Sunday, 28 August 2016

I Am Not Strong

I'm sitting here in my wheelchair wearing nothing but a polo shirt from the Port of Sidney, BC. My rear end is resting on a pair of underwear to protect my wheelchair seat. The reason for my distressful state is the toilet. When I go to the toilet, I essentially have to disrobe my lower half. Then, once complete, I can no longer dress on the toilet. So I make the very difficult transfer to my wheelchair, using my underwear as a protective cover for the seat. I'm not wearing compression socks today; I've spent most of my day in bed so I didn't really need them. Eventually I will have to re-dress myself.

This shirt makes me think of the days and months in years gone by which I would spend aboard my sailboat, visiting and re-visiting ports and towns along the south coast of BC, in the Gulf Islands, around Vancouver Island and right up to Bella Coola. I know that coast so well, I can still see so much of it in my mind, fresh breeze blowing, clouds drifting by, seagulls screaming, whales blowing, fish jumping.

These days the ship of my life is directionless. It possesses no latitude nor longitude, only lassitude. It has no compass heading, no point for which I am making except perhaps death. I am drifting only with the tide of happenstance, no wind in my sails, making no headway. I make only leeway and setting aback. I exist merely to eat, breath, sleep, and go to the toilet. And only eating is easy for me now.

Someone asked me recently where I got my strength from. I answered that it came from the friends and family around me, helping me, giving me a reason to keep going. Yet I don't think of myself as strong. If anything I feel like I am one of the weakest I know. I have no strength of my own. I am essentially incapable of caring for myself. I am reduced to begging for help in so many ways. My emotions are beaten by this disease, this loss of self empowerment, this inability in so many ways. I am not strong just because I fulfill those four basics of life. That is just surviving. I want to be more than a survivor, but I cannot bring myself to that emotional effort. It's all just too tiring.

The strangest thing about being bodily exhausted all the time is that my mind just can't figure it out. I can be up for hours on end, moving little, doing little, slouched on my couch, My body is safe from the effort of movement. I am tired, yet I cannot sleep. My mind keeps going, even though my body has stopped. When my brain gets tired enough to sleep, it is so often completely out of step with my body, with my circadian rhythm, with day and night.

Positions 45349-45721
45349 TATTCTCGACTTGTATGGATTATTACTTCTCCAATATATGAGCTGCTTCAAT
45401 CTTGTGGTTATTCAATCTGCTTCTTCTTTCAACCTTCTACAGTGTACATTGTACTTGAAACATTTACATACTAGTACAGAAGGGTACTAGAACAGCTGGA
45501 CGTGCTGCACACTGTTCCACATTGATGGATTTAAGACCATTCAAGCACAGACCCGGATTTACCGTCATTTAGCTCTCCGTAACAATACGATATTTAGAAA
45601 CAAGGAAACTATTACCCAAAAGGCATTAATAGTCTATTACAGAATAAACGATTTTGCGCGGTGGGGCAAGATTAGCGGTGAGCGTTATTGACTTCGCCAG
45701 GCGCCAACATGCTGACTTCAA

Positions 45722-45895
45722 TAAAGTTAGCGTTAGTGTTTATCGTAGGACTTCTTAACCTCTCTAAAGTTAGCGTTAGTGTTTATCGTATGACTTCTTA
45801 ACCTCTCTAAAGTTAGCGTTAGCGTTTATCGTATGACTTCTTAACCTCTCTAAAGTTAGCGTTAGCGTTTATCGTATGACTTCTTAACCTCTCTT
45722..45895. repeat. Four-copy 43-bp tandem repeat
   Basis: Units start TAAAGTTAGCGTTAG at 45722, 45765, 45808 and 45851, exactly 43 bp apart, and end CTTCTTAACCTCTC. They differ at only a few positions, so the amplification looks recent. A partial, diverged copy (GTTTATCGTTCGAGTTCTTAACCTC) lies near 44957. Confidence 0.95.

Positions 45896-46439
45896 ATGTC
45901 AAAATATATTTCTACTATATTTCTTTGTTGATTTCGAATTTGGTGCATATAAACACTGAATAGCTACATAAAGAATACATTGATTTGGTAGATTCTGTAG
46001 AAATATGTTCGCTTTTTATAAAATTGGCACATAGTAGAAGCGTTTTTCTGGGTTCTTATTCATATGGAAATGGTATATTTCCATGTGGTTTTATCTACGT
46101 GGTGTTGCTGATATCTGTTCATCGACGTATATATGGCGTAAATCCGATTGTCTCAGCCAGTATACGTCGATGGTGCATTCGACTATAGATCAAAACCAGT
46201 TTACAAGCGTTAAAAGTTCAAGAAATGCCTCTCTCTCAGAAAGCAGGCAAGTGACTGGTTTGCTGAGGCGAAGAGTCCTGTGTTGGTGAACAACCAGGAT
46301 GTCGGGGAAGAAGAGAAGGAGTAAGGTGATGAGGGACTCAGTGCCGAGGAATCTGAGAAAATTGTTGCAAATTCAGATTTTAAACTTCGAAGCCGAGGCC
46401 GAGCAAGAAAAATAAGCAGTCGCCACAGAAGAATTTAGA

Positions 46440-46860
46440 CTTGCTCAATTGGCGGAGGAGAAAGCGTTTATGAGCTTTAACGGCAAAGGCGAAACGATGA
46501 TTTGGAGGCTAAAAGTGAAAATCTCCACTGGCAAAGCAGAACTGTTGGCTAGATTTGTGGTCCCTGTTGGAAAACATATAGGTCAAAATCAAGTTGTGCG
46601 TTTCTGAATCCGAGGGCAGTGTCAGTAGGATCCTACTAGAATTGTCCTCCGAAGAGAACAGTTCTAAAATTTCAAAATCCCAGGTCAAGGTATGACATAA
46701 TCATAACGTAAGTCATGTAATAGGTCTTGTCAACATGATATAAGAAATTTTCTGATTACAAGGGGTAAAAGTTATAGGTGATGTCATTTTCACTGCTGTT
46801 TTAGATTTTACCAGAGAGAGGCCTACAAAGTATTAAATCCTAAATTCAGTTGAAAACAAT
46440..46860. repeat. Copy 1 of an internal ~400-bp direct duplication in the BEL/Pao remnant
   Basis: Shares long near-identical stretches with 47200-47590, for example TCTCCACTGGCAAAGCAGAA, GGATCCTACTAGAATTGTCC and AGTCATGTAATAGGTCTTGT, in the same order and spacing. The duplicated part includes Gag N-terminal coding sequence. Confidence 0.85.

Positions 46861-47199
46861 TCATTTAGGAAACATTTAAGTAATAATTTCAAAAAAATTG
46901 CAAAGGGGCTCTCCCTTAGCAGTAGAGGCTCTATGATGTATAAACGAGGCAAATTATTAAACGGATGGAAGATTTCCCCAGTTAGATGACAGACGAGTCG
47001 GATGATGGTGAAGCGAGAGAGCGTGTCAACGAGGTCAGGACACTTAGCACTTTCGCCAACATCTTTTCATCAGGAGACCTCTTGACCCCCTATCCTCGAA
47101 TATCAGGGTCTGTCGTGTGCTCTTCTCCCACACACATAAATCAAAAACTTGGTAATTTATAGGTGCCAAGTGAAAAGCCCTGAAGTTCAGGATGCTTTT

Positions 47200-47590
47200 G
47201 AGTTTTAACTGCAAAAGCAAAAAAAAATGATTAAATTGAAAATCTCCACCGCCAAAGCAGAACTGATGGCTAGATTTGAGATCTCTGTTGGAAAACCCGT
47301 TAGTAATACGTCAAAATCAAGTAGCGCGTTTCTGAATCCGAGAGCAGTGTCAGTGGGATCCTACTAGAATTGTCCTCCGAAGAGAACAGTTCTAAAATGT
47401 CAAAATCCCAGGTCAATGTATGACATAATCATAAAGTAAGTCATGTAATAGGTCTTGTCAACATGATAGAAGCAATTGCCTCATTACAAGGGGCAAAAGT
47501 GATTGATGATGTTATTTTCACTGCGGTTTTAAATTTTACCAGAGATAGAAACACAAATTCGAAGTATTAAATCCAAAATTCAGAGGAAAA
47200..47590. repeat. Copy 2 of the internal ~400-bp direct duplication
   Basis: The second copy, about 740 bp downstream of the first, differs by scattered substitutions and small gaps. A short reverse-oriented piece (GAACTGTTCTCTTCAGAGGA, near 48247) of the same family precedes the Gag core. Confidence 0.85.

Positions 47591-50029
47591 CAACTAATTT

Yet I sit there, lacking the strength to go to bed, to make that transfer, lacking the willpower to force my body to comply. I am weak physically. I am weak in will. I am weak in emotion. I have no strength, not of my own. There is no reason for me to move, yet eventually I do. I'm not strong; by this time I am just so bored that my mind actually is ready to release me to something else. And then I sleep. Or eat. Or go to the toilet. Breathing is constant.


  1. I think you're very strong. But, if YOU don't think so, then my opinion doesn't count.
    When we moved out here 2 years ago, we wanted to charter a boat for a vacation and explore the Gulf & Discovery Islands, and head as far up as the Haida Gwaii, but put it off til retirement. Ah, well.
    What was the name of your boat?
    I hope your day is better tomorrow. xo

    1. My boat was named Tokolosh. It was a 27' Catalina. And it is not too late for you to do this. Do it now. There are boats suited for you.

    2. I wouldn't enjoy it now. I crewed on a barquentine when I was younger, and part of the appeal was to actively sail again. It's okay, the RV has made a nice replacement for adventuring :)
      Tokolosh, like the zulu mischief maker?

    3. Yes to the Zulu mischief maker. And I completely understand the issue about not sailing. My truck has become my new sailboat, although I can no longer afford much in the way of travel. Do what you can, while you still can do it. All too soon you will discover that you can't, having lost energy and finances. You are fortunate your husband is with you, and you can travel with him.

    4. Very lucky indeed, although at the rate I am progressing I am not worried about being a burden too long.
      That's a great name for a boat, I'm sure you miss her. What it is Shakespeare said about better to have loved and lost than never to have loved at all?

  2. You are not as weak as you think.The eloquent way in which you tell your gut wrenching story is anything but weak. Your words are mighty powerful, sir, and help way more folks than you realize.

    1. And yet all I really want to do is get in my truck and run away.

    2. Please put on your underwear before you go running away. Think of the children!

  3. I've just come to your page in recent days and am moved to see you have found this way to sail to the world's harbors. (FYI: I'm in Baltimore.)

    Having had two friends with ALS, I'm somewhat familiar with experiences you may be facing, and am struck that your fate could also happen to any of us at any moment. So while I don't share your struggled, I'm there with you.

    Your current bathroom dilemma led me to consider the origins of your last name, and the potential to don a kilt (that may well offer more simplicity.) Interesting?

    Regardless, I am here listening, and sending best wishes your way....